The Schizotypal Personality Disorder was one usually diagnosed in early adulthood and likely to endure, but treatment could improve the symptoms.
The psychologist expressed the view that the applicant was a person with significant personality disorder issues that directly impacted upon social relationships and situations. In social contexts he was a restricted and limited individual with an enormously naïve understanding of what are rather complex issues.
The psychologist recommended psychotherapy and other forms of treatment by mental health professionals. If such a plan was put in place he assessed the risk of reoffending as quite low. The view was expressed that the applicant’s particular personality issues would make his experience in prison one that was fraught with risks and dangers, stemming from his poor social skills, his propensity to misread and misinterpret social cues and motivations within an inherently hostile and potentially dangerous prison environment. It was suggested that a more protected environment than the general population would be appropriate.
The approach of the sentencing judge
The learned sentencing judge commenced with a characterisation of the offending. Having described the essential features of the offending, her Honour found that the applicant was, at the time he was allowed to stay over, “looking for sex”, and after the complainant went to sleep he “raped her while she was unconscious”. That finding was consistent with what the applicant told the psychologist, namely that “he had an intention” and it was on his mind that he would “try to get her in the mood” and hopefully, “they would have sex”, and that “he felt by using substances … things would work well and they would engage in sex”. From this evidence her Honour apparently inferred that this was an opportunistic offence, but one with a degree of premeditation.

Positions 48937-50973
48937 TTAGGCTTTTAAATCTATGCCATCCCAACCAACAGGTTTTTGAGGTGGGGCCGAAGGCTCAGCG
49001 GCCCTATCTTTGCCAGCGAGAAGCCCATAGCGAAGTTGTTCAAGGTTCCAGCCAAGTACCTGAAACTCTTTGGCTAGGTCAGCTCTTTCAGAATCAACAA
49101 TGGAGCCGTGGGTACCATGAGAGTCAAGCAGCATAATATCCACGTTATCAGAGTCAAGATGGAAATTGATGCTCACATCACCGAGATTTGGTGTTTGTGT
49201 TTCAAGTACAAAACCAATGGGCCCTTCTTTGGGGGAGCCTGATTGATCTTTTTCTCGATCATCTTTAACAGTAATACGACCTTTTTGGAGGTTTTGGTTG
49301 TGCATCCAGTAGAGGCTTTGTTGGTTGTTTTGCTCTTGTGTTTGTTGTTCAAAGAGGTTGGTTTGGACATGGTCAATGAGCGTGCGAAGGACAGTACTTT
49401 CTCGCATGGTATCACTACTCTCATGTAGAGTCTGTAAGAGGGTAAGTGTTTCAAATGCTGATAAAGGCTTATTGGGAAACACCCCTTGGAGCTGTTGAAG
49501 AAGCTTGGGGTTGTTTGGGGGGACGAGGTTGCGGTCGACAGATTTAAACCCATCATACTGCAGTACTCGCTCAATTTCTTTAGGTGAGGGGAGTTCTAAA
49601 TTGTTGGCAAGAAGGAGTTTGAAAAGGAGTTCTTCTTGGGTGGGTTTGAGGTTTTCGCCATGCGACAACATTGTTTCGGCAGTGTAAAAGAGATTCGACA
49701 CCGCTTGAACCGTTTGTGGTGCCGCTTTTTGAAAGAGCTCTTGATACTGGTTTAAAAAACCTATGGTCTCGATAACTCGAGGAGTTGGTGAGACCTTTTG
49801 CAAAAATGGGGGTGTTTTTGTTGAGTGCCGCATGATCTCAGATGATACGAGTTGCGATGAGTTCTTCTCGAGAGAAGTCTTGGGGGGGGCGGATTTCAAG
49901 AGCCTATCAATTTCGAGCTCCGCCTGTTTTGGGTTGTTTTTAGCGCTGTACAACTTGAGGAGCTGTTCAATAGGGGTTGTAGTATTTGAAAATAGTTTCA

After referring to the substantial impact upon the complainant, her Honour then turned to the applicant’s position. Her Honour noted that he appeared “genuinely stricken by guilt” and had entered an early guilty plea. Her Honour also noted the applicant’s age (23) at the time, and the absence of any relevant criminal history. Her Honour then turned to the psychologist’s report and matters to do with the applicant’s mental position. Her Honour noted that there were aspects of his personality which were problematic and needed to be addressed, but that he had obtained a health plan. Further, that the applicant had sufficient insight to recognise that his actions had a serious impact on the complainant, and had acknowledged the need for treatment in the future.
However, her Honour said that the applicant had not been entirely frank with the psychologist, and there was a tendency to minimise or justify some aspects of the offending. Her Honour then characterised the offending in this way:
“But apart from drinking and smoking the joints with her, it does not appear as though you made any move until she was out of it. And the way you treated her sleeping body was rough, doing actual physical harm to her. You pointed out to [the psychologist] that you did not ask for consent but that you did stop when she asked you to. While it is true that you did not make the situation worse by persisting after [the complainant] had objected, you committed the offences when she was incapable of saying or doing anything – at a time when she was completely vulnerable. You betrayed the trust of a close friend, to use her body at a time when she was defenceless.”